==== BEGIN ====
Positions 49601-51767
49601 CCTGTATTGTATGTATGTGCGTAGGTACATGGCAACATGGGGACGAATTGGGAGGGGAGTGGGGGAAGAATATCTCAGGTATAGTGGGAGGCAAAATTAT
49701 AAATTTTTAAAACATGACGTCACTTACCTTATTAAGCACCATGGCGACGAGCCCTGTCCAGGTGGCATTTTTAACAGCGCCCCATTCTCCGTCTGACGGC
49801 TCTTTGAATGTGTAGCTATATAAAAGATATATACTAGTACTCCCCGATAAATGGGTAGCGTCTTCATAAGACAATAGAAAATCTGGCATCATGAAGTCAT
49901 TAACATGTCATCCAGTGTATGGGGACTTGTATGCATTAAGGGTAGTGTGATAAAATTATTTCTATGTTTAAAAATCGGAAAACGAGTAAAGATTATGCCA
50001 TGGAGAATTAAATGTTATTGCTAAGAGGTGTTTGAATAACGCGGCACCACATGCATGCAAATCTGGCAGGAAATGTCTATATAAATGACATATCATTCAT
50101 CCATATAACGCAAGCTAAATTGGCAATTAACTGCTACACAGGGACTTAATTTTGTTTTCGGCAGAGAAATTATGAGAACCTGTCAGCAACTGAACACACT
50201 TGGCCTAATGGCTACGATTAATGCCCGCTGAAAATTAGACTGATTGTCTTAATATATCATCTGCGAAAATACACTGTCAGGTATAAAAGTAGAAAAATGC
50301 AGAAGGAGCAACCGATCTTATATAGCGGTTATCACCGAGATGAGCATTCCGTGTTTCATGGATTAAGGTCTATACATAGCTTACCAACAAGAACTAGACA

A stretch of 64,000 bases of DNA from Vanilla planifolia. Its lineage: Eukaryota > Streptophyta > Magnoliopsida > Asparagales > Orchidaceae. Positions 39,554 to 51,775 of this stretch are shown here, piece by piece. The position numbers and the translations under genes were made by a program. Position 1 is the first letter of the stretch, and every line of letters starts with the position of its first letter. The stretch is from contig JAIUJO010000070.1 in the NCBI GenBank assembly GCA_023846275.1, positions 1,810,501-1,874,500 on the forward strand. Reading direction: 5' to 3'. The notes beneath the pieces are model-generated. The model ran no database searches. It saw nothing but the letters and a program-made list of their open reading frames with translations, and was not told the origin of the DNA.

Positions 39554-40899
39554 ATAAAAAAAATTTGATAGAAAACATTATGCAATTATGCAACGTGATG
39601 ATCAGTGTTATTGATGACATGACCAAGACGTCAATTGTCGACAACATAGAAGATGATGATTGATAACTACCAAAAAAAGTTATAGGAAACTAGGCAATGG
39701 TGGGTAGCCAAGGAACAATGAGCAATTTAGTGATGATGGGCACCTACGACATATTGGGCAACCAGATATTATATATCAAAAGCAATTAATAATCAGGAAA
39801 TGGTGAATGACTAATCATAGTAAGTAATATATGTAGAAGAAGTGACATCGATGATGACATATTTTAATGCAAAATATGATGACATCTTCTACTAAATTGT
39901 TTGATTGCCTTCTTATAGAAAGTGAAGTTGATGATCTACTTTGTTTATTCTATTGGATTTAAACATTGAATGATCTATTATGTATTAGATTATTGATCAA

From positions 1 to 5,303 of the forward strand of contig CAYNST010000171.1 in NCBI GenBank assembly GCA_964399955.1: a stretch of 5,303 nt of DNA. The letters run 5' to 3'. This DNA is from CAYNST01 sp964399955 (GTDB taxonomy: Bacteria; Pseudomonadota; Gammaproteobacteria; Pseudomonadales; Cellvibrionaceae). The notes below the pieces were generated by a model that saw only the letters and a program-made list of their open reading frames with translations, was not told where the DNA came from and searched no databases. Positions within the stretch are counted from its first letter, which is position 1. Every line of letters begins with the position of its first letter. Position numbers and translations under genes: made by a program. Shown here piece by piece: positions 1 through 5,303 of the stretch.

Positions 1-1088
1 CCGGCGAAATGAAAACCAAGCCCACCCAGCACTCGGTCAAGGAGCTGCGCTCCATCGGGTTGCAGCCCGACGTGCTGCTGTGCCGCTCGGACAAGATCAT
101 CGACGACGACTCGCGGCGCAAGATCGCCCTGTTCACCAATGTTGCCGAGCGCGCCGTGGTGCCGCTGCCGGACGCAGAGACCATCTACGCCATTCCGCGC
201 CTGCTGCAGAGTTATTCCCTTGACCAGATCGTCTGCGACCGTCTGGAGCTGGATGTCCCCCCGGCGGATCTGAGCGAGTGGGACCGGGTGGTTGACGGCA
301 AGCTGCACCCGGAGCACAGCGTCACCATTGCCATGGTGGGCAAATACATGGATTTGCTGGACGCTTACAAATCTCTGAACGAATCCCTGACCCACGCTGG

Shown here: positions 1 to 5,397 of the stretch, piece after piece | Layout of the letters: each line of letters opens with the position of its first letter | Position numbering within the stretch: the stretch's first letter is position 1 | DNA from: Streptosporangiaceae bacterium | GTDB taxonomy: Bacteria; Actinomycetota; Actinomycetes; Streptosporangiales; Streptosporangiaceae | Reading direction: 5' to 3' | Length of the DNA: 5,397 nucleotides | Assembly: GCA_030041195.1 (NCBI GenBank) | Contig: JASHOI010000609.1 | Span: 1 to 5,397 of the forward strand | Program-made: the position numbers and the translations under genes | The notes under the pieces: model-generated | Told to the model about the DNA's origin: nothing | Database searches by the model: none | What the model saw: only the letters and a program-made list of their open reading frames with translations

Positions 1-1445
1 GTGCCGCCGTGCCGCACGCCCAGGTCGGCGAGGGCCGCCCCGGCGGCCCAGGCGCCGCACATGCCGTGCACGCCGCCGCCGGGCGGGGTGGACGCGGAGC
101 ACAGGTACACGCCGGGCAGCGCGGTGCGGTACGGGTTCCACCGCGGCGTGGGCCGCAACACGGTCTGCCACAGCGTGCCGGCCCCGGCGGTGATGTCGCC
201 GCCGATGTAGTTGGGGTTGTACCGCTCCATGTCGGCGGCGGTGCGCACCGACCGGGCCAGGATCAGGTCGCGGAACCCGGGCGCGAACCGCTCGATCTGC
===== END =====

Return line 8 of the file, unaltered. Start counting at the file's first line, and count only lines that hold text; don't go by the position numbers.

50201 TGGCCTAATGGCTACGATTAATGCCCGCTGAAAATTAGACTGATTGTCTTAATATATCATCTGCGAAAATACACTGTCAGGTATAAAAGTAGAAAAATGC